“Does my family line just die out after two generations?” I was flustered.

“Hmmm. . . Possibly. Maybe. Or there’s a chance they all left Earth on a mission to Mars. In which case they would be beyond the reach of our system to track.”  

“Or maybe the world ends, and there is no third generation.”

“Oh, I’m sure that’s not true, Mr Yoshida. If that were true, then why would we start this company, take your blood sample, and run it through the future? We just wouldn’t have the heart to do that. That would be cheap and unethical.” And he slid back into the recliner.

“Exactly,” I said. “That’s exactly why you’d do it. What would you have to lose?”

I hung up. I logged off. I walked my dog in a soft rain.

The future is not now. Not ever.


A Japanese immigrant and an associate professor of ethnic studies, JOHN STREAMAS teaches multicultural literatures at Washington State University. He has published scholarly work on wartime Japanese Americans, the Smithsonian’s traveling exhibit on American fences, and the films of Terrence Malick. A graduate of Syracuse’s creative writing program, he has published poems in New Letters, Spillway, and elsewhere, and had a play selected for performance in the University of Idaho’s short play festival. He believes that “genres” such as science fiction and fantasy liberate the imaginations of marginalized writers.


Do you have a story you’d like us to consider for online publication in the Fri-SciFi series? Here are the submission terms and guidelines.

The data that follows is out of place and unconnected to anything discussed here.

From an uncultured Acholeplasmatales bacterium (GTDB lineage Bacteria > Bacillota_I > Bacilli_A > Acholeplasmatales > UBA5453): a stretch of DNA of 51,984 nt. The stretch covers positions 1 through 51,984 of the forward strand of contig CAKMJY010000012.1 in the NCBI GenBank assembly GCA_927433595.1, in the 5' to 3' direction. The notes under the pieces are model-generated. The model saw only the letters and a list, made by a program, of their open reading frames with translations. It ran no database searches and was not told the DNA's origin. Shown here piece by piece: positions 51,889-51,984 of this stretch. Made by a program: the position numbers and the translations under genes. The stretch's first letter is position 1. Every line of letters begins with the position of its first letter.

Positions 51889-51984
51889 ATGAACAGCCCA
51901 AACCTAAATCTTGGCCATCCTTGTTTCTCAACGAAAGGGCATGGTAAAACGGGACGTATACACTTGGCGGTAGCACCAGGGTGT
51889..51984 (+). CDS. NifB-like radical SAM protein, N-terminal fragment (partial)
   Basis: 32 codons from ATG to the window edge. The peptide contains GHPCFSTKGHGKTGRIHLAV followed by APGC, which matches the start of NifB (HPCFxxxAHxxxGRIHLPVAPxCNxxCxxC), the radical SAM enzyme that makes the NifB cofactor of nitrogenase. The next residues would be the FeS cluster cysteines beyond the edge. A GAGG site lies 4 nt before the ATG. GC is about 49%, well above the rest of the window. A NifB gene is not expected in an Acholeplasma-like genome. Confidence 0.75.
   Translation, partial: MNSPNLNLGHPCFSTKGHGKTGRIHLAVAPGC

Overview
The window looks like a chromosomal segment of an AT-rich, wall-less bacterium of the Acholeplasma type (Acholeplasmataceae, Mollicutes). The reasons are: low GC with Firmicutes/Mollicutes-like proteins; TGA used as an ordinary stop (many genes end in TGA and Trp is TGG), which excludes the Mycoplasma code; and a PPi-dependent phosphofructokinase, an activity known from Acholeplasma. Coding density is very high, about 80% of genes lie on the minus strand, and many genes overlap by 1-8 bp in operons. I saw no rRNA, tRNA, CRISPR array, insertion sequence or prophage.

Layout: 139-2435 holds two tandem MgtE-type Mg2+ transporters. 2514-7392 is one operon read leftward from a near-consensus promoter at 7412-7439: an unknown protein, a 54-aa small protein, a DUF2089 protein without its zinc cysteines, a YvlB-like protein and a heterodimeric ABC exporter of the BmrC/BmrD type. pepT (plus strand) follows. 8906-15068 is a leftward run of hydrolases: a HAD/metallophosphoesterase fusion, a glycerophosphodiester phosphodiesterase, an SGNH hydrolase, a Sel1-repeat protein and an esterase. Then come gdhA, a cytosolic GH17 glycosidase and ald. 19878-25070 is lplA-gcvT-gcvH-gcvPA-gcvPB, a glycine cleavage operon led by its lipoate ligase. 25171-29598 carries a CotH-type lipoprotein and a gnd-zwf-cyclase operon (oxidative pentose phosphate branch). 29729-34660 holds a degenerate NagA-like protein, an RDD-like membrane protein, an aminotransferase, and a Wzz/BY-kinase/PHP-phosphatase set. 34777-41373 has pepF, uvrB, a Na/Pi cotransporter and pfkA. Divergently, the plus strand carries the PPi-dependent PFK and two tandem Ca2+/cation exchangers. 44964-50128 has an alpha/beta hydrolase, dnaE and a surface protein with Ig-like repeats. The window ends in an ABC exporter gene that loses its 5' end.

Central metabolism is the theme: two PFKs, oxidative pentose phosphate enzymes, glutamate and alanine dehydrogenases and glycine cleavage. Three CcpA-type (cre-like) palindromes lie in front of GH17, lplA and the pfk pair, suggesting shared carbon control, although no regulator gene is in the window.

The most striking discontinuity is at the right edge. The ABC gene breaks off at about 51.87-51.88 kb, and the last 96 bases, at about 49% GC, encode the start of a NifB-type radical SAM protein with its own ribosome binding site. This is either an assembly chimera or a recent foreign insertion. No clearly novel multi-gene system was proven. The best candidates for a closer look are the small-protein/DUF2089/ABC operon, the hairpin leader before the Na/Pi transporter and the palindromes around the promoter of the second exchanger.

—We are not offering payment, and are asking for first digital rights. The rights to the story revert to the author immediately upon publication.
—Your story should be set in a conceivable, not a fantastical, future. No dragons, please.
—With your byline, include the date or era OR galaxy or ship or planetary system in which your story takes place. Or both. But not neither.
—To be perfectly frank, we prefer dystopias. But feel free to surprise us.
—Your story should not exceed 750 words, and must be previously unpublished.
—Please include a short bio with your submission.
—Accepted submissions to Fri-SciFi are typically posted 1–3 months after the notification date, and will be edited for cohesion and to conform to our house style.
—E-mail your submission to info@akashicbooks.com. Please paste the story into the body of the email, and also attach it as a PDF file.

Posted: Dec 1, 2017

Category: Original Fiction, Fri-SciFi | Tags: , , , , , ,